Technology had always had an artistic thrill to it. For it involves knowledge, creativity, and applying these to solve specific human problems using machines. Before the machines where simple tools and pieces of equipment that accelerated work, and this narrative made people compare art to technology and technology to art. “It seems that for every area of our lives there is a digital equivalent and the financial sector is perhaps the most important of these areas” reports the technology news website Techbullion.com. However, it is not only in the financial sector, but the art sector also is not left out.
A few years ago, the visual art in Africa, especially in Nigeria, had always followed a one-way traditional trajectory. Traditional paintings and sculptures have been accepted more than their digital alternatives like photography and digital paintings, sound art, and installations. This is because most patrons and collectors of art in the continent are more of the 2nd generation elites and still have reservations on works that are technologically influenced. Africa has had its taste of material and ideological shift from the usual to the avant-garde with El Anutsui acting as a perfect bridge that links the modern to the contemporary with a high creative level of experimentation, material exploration, and a subtle deviation from the traditional. Then followed artists like Ndidi Dike, Sokari Douglass camp, Peju Alatishe and from the younger generation Dotun poopula, Enerst Nkwocha and a long list of others going full contemporary.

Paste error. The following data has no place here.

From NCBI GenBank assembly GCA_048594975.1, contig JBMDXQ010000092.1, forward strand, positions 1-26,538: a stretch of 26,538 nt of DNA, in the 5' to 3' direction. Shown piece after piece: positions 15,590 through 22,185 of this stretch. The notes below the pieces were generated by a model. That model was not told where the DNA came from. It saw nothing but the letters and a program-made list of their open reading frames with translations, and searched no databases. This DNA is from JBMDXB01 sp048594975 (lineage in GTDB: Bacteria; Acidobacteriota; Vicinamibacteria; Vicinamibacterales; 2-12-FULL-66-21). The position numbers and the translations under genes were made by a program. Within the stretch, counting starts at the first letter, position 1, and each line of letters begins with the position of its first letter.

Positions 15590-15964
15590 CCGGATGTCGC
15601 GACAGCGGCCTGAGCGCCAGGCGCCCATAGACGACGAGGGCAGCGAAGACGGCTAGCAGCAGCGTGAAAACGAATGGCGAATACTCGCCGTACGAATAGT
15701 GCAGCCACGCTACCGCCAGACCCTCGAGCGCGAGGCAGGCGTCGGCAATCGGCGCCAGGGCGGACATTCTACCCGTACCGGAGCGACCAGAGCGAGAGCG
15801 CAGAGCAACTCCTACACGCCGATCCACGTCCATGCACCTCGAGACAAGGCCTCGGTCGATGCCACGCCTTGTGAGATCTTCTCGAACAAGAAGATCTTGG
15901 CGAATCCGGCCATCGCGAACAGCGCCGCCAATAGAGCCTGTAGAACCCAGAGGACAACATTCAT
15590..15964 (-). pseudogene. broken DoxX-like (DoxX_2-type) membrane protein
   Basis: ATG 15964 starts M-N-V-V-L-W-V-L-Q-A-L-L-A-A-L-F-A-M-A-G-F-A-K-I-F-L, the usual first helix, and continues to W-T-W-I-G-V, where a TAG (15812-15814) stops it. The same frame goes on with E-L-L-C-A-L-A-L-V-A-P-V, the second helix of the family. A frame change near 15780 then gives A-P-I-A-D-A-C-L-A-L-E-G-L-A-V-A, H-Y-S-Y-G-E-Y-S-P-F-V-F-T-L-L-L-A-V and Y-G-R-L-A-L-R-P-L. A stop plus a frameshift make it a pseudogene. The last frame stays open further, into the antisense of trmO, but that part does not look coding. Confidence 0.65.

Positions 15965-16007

This shift in conception and creation is happening in its time, although with the number of artists into full experimentation growing by the day in the continent, digital art seems a little too new, and off the grid, and most people are yet to wrap their minds around it.
But there is a new wave of appreciation and promotion of digital art that has sparked a lot of interest among younger generation artists since there are a growing demand and gigs for digital works, plus the exhibition of some of these works at Nigeria’s premier international art fair- Art X and Impact Art fair with their Art meets Technology Exhibition.